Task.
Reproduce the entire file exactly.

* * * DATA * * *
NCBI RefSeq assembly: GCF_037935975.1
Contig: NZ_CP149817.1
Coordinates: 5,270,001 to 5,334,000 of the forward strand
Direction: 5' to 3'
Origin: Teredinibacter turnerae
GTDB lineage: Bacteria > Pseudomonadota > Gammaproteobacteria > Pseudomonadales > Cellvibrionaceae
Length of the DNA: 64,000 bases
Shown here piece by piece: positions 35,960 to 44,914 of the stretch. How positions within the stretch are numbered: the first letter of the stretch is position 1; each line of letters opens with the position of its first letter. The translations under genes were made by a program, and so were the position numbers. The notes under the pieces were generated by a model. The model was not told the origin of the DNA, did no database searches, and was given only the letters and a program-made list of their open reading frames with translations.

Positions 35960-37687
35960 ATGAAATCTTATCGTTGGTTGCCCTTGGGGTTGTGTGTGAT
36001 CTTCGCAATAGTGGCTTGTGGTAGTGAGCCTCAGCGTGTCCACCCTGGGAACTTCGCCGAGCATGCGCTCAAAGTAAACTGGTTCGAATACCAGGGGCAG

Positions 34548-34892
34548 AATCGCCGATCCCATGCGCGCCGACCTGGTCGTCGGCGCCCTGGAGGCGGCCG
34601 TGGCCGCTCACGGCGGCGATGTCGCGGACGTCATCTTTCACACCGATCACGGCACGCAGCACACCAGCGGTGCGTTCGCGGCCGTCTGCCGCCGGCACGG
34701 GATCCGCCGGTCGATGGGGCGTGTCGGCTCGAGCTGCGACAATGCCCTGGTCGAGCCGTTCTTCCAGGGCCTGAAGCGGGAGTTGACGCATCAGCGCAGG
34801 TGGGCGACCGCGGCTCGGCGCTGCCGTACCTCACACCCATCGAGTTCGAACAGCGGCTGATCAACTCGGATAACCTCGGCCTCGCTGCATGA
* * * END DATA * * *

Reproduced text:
NCBI RefSeq assembly: GCF_037935975.1
Contig: NZ_CP149817.1
Coordinates: 5,270,001 to 5,334,000 of the forward strand
Direction: 5' to 3'
Origin: Teredinibacter turnerae
GTDB lineage: Bacteria > Pseudomonadota > Gammaproteobacteria > Pseudomonadales > Cellvibrionaceae
Length of the DNA: 64,000 bases
Shown here piece by piece: positions 35,960 to 44,914 of the stretch. How positions within the stretch are numbered: the first letter of the stretch is position 1; each line of letters opens with the position of its first letter. The translations under genes were made by a program, and so were the position numbers. The notes under the pieces were generated by a model. The model was not told the origin of the DNA, did no database searches, and was given only the letters and a program-made list of their open reading frames with translations.

Positions 35960-37687
35960 ATGAAATCTTATCGTTGGTTGCCCTTGGGGTTGTGTGTGAT
36001 CTTCGCAATAGTGGCTTGTGGTAGTGAGCCTCAGCGTGTCCACCCTGGGAACTTCGCCGAGCATGCGCTCAAAGTAAACTGGTTCGAATACCAGGGGCAG

Positions 34548-34892
34548 AATCGCCGATCCCATGCGCGCCGACCTGGTCGTCGGCGCCCTGGAGGCGGCCG
34601 TGGCCGCTCACGGCGGCGATGTCGCGGACGTCATCTTTCACACCGATCACGGCACGCAGCACACCAGCGGTGCGTTCGCGGCCGTCTGCCGCCGGCACGG
34701 GATCCGCCGGTCGATGGGGCGTGTCGGCTCGAGCTGCGACAATGCCCTGGTCGAGCCGTTCTTCCAGGGCCTGAAGCGGGAGTTGACGCATCAGCGCAGG
34801 TGGGCGACCGCGGCTCGGCGCTGCCGTACCTCACACCCATCGAGTTCGAACAGCGGCTGATCAACTCGGATAACCTCGGCCTCGCTGCATGA